In search of Turangawaewae

Alan Jamieson

In this, the last of his series on church leavers, Alan Jamieson looks at theformation of post-church groups andwhat may be learned from them.

Many church leavers exit the institutional church saddened by the fact that the place they once belonged to, supported and enjoyed has become a place where they no longer 'fit'.

The vast majority of the exiles from the church I met spoke of missing the sense of community and belonging that they once enjoyed in their church environment. The church was for many years their Turangawaewae - the place where they belonged, the place where they could stand. It was the group that reinforced and validated their sense of faith identity.

After leaving their church they long for a new Turangawaewae - a new place to belong, a new place to stand. In order to meet this need many form - or link up with - faith groups outside the institutional church networks.


Although these evangelical charismatic and Pentecostal (EPC) church leavers are abandoning their church, the majority are still keen to meet with others who are travelling a similar faith journey. In fact 65% of the people I interviewed were involved in a group since leaving their church.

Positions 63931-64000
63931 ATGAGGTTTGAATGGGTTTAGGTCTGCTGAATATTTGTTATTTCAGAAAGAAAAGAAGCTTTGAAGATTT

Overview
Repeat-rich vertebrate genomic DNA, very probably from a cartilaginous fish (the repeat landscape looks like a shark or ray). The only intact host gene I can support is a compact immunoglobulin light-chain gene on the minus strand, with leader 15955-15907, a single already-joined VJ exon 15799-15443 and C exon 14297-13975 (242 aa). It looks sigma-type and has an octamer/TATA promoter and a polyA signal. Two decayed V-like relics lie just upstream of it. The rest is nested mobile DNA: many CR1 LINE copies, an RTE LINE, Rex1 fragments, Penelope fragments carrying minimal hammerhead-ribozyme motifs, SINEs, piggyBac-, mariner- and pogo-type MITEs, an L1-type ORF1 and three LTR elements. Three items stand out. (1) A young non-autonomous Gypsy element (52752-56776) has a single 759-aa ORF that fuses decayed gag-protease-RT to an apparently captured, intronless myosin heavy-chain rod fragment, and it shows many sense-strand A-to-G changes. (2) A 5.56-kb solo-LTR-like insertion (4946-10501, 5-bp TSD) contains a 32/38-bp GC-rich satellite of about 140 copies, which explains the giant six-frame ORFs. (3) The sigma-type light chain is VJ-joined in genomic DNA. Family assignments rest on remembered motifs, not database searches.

The role of these groups varies considerably. Some function as gatherings of the discontented in the process of leaving the church, others as discussion groups primarily focused on concerns that were not given space in the EPC church environments, while still others are attempts to be church for those who have left the institutional churches.

My findings, based on the twenty plus groups I was able to research, are not alone but are bolstered by the work of Marg Gilling1 - senior lecturer in adult education at Massey University, Wellington, and researcher on faith groups in New Zealand - who has located more than 50 faith groups with diverging styles; and researchers like Terry Veling2 who is asking to what extent these groups may indicate something of the future of the church.

The post-church groups I observed had one common feature: they were formed to provide a forum for people to discuss topics and issues that were 'out of court' in the EPC church environments they had left. They are places where doubts about faith, anger, and disappointment with the church (or with God) can be expressed and where questions can be raised which address the foundational core of the theology, practice, beliefs and world view of EPC churches.